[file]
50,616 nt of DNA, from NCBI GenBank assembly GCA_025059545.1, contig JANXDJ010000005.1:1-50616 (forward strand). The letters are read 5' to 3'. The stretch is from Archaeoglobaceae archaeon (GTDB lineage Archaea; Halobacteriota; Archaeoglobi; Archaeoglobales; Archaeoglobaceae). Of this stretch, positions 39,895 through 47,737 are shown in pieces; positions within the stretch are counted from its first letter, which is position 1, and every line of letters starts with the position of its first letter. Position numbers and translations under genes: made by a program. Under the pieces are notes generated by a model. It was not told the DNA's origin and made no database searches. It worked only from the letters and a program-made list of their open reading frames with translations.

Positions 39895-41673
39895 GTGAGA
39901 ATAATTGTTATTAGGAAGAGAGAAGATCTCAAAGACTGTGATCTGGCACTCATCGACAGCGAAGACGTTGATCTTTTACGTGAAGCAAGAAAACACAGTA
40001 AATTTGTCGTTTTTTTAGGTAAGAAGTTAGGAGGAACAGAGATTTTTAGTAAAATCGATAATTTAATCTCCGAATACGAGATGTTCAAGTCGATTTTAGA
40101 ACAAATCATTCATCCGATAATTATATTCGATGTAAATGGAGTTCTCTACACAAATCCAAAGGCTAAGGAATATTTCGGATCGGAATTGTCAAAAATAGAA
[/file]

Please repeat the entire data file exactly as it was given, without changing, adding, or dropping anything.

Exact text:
50,616 nt of DNA, from NCBI GenBank assembly GCA_025059545.1, contig JANXDJ010000005.1:1-50616 (forward strand). The letters are read 5' to 3'. The stretch is from Archaeoglobaceae archaeon (GTDB lineage Archaea; Halobacteriota; Archaeoglobi; Archaeoglobales; Archaeoglobaceae). Of this stretch, positions 39,895 through 47,737 are shown in pieces; positions within the stretch are counted from its first letter, which is position 1, and every line of letters starts with the position of its first letter. Position numbers and translations under genes: made by a program. Under the pieces are notes generated by a model. It was not told the DNA's origin and made no database searches. It worked only from the letters and a program-made list of their open reading frames with translations.

Positions 39895-41673
39895 GTGAGA
39901 ATAATTGTTATTAGGAAGAGAGAAGATCTCAAAGACTGTGATCTGGCACTCATCGACAGCGAAGACGTTGATCTTTTACGTGAAGCAAGAAAACACAGTA
40001 AATTTGTCGTTTTTTTAGGTAAGAAGTTAGGAGGAACAGAGATTTTTAGTAAAATCGATAATTTAATCTCCGAATACGAGATGTTCAAGTCGATTTTAGA
40101 ACAAATCATTCATCCGATAATTATATTCGATGTAAATGGAGTTCTCTACACAAATCCAAAGGCTAAGGAATATTTCGGATCGGAATTGTCAAAAATAGAA